The FAA has proposed regulation on "non-recreational" Unmanned Aerial Systems (UAS) or more commonly and *inaccurately called drones. This is big news for car types who like to use these cheap aerial camera platforms to get what used to be very expensive shots.
The good news is that the proposed regulation is mostly common sense stuff:
- A small UAS operator must always see and avoid manned aircraft. If there is a risk of collision, the UAS operator must be the first to maneuver away.
- The operator must discontinue the flight when continuing would pose a hazard to other aircraft, people or property.
- A small UAS operator must assess weather conditions, airspace restrictions and the location of people to lessen risks if he or she loses control of the UAS.
- A small UAS may not fly over people, except those directly involved with the flight.
- Flights should be limited to 500 feet altitude and no faster than 100 mph.
- Operators must stay out of airport flight paths and restricted airspace areas, and obey any FAA Temporary Flight Restrictions (TFRs).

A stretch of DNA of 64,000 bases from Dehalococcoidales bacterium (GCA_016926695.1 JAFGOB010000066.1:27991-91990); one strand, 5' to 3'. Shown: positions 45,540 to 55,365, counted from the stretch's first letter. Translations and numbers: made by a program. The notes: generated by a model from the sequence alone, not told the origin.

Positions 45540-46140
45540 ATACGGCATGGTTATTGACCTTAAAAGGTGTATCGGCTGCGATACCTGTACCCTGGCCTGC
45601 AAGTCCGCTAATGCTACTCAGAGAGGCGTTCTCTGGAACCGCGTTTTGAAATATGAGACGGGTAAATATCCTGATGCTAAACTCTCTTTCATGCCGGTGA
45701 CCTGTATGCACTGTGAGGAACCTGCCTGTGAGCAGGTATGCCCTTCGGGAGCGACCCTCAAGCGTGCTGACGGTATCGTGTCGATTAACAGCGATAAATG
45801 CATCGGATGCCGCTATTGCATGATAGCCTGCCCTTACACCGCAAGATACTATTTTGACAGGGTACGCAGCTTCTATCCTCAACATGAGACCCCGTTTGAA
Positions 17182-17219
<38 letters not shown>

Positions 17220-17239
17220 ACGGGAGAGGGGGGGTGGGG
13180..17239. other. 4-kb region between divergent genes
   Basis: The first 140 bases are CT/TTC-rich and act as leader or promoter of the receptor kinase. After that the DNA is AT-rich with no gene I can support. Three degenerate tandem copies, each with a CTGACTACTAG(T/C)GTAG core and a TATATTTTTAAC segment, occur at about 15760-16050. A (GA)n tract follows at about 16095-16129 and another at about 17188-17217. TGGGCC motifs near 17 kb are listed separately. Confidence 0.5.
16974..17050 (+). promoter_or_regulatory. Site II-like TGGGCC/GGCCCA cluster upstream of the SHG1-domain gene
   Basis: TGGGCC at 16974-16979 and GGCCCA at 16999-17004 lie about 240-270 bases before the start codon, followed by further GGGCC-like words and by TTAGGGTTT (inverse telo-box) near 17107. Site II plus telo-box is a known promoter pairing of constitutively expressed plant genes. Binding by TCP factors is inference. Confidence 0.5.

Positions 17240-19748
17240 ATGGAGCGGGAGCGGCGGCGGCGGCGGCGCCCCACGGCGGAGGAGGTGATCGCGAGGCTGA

Operators (who will need to be 17 years or older) will also need to pass an exam to get certified and re-certify with the FAA every 24 months. Whats of interest to car people is that they will have several restrictions that will limit their use to motorsports events:
- Visual range only
- No higher than 500 feet
- No faster than 100 mph
Its been speculated before that these types of system will put skilled helicopter pilots out of the movie business, but from the sounds of these limitations, I feel safe in saying now...as I did then...that these craftsmen will likely have a continued roll for a long time to come.
Read the press release here